June 9, 2019
My file server often has various disks swapped in and out. It can get confusing which /dev/sd? corresponds to which drive. While reading the man page of findfs, I stumbled on this:
The complete overview about filesystems and partitions you can get for example by:
These three things (along with judicious use of e2label and the other *label commands) is going to make my life a lot easier!
June 5, 2010
Back in December, I wrote about setting UUIDs so multiple disks could be mounted in the same place using /etc/fstab.
I’ve since decided that was dumb. Disks should have unique UUIDs – Linux may use that for more than just mounting the file system. Luckily, there is a better option: the disk label.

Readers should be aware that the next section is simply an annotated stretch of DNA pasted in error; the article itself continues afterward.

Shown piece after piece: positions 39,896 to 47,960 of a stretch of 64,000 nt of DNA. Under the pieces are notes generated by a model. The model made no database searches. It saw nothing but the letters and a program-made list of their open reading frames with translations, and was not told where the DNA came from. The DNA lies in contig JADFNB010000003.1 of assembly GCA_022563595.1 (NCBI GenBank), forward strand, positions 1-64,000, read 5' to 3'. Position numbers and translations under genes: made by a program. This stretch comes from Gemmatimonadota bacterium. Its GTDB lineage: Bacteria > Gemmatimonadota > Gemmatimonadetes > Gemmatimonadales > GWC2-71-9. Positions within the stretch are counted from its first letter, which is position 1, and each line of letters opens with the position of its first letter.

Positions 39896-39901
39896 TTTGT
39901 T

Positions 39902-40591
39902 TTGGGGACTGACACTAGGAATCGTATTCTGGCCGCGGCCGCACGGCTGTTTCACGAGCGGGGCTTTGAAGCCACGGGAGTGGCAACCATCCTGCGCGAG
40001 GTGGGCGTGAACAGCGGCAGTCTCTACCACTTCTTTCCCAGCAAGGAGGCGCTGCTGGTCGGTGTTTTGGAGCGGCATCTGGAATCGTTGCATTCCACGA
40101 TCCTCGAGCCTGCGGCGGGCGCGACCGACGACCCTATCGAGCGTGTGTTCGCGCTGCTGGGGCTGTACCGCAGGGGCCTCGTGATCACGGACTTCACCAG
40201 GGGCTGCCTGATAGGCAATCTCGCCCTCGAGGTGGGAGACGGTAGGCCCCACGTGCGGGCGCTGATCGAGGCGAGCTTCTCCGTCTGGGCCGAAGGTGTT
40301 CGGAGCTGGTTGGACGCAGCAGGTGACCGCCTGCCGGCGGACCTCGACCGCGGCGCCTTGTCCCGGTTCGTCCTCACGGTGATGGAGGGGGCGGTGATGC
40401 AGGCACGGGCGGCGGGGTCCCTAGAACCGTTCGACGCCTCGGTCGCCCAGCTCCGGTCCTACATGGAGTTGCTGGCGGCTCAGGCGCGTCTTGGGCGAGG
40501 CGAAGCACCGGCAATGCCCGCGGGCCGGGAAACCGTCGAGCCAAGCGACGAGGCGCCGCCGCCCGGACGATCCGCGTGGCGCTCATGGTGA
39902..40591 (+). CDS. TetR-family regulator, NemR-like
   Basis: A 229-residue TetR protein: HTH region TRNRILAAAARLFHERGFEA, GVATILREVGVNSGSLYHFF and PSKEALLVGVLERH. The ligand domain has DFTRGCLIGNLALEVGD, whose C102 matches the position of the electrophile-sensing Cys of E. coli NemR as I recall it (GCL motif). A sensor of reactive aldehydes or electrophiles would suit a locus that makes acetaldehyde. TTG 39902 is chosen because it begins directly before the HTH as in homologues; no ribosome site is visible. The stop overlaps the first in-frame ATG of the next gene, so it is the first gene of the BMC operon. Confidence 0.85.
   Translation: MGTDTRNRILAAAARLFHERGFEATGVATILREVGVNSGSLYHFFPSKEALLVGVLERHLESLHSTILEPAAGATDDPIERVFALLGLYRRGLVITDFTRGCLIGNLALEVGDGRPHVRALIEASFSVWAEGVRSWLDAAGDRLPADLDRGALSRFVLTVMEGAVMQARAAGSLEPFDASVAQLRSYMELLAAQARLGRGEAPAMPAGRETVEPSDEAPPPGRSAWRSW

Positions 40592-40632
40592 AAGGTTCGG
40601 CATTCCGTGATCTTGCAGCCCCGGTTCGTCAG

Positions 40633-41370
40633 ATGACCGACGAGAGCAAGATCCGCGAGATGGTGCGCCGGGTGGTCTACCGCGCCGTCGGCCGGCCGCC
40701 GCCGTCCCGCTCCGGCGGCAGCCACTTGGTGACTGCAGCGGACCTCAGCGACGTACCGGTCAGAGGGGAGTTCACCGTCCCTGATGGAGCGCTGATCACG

Mounting a disk using the disk label is very similar to mounting using UUIDs. First, you need to give the disk a label. I think you can do that when you mkfs, but it’s pretty cheap to do it after you’ve already bulit the file system using:
e2label /dev/sdb1 mylabel
(substituting whatever device you want for /dev/sdb1 and whatever label you want for mylabel. This will work for ext2, ext3 and ext4 – if you’re using another file system, it should have its own label utility.)
Then, rather than specifying UUID= in /etc/fstab, specify:
Your disk will mount automatically, but still have a unique ID. Sounds better to me.
Sun has a useful tutorial at: http://wikis.sun.com/display/BigAdmin/Using+Disk+Labels+on+Linux+File+Systems